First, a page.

But the public sector is under no such constraint. Sharing customer experience insight across agencies is essential if the public sector is to be successful in its ambition to deliver simple, seamless services that are centred around the needs of the citizen. CitXM solutions must be highly interoperable, not just with existing internal systems, but with the CX technologies used by other organisations.
6. The stakes are much higher
The quality of public services has a profound effect on the quality of our lives, with some services—health, social care and policing, for example—being quite literally a matter of life and death. So, can a customer's experience of buying a new phone contract be measured in the same way as a traumatised victim of crime who is dealing with the police?
In some respects, yes—in both examples, the individual will have a range of emotions about how their actual experience compares with their expectations. But how that experience is best understood, the nature of the insight gained, and how and when it is shared and acted upon by the organisation, is likely to be very different.
CitXM solutions need to reflect these differences and be capable of handling highly sensitive and time-critical CitX data safely and appropriately.
7. Treating citizens as customers isn't always the right thing to do.
The concept of thinking of citizens as customers of the public sector is long-established, and the always-on, digitally-enabled, personalised experiences that we are used to as consumers certainly influences our expectations of public services.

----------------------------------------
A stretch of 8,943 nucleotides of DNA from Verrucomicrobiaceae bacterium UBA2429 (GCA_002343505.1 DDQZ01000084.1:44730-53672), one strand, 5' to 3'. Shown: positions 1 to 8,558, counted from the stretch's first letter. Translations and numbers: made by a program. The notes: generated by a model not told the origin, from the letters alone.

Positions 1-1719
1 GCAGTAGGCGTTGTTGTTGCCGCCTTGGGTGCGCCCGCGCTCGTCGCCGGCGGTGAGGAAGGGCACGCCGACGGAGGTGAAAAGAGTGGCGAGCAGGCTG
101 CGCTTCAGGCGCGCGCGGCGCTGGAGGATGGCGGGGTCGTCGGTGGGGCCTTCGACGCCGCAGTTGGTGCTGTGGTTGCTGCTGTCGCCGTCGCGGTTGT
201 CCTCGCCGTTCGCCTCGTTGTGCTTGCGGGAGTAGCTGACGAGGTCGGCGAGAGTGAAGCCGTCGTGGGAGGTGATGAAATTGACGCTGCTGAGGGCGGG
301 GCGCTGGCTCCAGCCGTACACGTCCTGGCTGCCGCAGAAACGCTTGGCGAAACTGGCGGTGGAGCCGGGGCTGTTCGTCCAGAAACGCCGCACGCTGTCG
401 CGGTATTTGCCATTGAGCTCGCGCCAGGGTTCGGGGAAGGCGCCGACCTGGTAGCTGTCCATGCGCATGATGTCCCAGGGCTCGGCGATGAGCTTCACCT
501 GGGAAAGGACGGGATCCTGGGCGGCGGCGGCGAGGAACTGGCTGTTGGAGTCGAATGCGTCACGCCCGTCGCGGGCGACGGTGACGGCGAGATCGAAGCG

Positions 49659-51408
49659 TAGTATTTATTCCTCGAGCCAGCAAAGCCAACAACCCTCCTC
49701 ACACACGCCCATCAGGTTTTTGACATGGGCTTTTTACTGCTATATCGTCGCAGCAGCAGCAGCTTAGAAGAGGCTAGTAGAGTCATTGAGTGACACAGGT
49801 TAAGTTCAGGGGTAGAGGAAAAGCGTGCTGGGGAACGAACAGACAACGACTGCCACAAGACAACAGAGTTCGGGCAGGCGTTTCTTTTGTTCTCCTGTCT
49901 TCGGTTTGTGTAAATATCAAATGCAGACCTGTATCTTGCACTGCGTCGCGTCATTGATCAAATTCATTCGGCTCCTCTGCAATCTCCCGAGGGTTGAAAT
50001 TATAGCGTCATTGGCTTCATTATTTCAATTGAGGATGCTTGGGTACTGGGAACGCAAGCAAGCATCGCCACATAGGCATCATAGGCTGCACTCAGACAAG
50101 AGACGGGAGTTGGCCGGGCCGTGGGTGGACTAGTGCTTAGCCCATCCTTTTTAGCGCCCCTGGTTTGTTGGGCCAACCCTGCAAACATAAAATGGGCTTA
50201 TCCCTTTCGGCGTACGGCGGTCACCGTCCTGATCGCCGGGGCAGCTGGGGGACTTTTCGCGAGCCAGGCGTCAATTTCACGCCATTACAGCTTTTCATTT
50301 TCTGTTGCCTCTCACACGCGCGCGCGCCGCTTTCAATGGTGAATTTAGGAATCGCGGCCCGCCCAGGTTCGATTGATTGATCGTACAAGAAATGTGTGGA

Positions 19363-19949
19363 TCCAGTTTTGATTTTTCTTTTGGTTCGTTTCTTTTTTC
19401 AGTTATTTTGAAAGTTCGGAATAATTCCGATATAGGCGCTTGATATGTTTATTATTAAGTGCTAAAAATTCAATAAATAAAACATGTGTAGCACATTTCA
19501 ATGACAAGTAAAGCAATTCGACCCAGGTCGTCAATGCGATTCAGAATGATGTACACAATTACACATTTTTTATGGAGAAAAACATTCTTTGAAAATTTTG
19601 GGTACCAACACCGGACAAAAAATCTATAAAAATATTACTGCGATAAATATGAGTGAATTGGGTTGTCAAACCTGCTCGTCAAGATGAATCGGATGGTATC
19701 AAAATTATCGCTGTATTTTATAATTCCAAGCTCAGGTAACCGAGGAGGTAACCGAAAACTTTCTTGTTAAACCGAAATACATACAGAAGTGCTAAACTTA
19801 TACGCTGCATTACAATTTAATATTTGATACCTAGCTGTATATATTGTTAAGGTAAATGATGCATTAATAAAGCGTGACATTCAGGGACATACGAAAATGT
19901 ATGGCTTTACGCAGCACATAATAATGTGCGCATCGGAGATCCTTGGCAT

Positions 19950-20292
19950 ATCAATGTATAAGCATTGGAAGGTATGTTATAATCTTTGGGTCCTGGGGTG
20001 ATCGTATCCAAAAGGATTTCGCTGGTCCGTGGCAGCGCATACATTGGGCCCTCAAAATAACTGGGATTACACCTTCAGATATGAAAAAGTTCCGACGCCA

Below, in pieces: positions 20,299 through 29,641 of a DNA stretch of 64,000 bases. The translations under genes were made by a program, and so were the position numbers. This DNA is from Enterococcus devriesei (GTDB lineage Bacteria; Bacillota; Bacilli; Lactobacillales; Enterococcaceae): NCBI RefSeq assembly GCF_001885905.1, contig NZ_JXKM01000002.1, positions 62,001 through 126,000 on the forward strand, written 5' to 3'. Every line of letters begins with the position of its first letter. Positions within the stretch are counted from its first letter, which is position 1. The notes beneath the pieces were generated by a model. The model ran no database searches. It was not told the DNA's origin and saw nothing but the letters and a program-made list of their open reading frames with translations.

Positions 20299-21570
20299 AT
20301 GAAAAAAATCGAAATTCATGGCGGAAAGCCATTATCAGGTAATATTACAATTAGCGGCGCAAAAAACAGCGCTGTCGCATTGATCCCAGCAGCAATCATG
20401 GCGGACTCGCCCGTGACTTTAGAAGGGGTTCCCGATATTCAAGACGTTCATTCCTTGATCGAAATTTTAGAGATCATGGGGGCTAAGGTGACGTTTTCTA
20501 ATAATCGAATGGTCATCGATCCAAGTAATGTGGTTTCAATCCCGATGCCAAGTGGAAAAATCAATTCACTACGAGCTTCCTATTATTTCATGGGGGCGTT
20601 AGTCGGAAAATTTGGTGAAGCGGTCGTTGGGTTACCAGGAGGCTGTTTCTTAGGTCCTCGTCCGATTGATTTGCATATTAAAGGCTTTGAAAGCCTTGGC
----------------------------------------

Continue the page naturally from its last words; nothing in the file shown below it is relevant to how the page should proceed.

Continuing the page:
But is it really that simple? By reducing citizens to the role of consumers, we may risk forgetting what ‘citizenship’ really means—a shared responsibility for the good of the community, rather than fulfilling one’s own needs without consideration of others. After all, communities aren't built by governments and populated with passive customers who simply consume their services.
Instead of simply making it easier for citizens to receive public services, we should also be recognising citizens as our most valuable partners. By understanding the citizen experience through effective CitXM, we can help to build a sense of participation and collective responsibility that leads to happier, healthier and more resilient communities.
Do you think the relationship between companies and customers is different to that between citizens and public services? And do you think it matters? We would love to hear your thoughts.
Nic Streatfeild is the founder and director of GovMetric, home of the leading Citizen Experience Management solution for the public sector.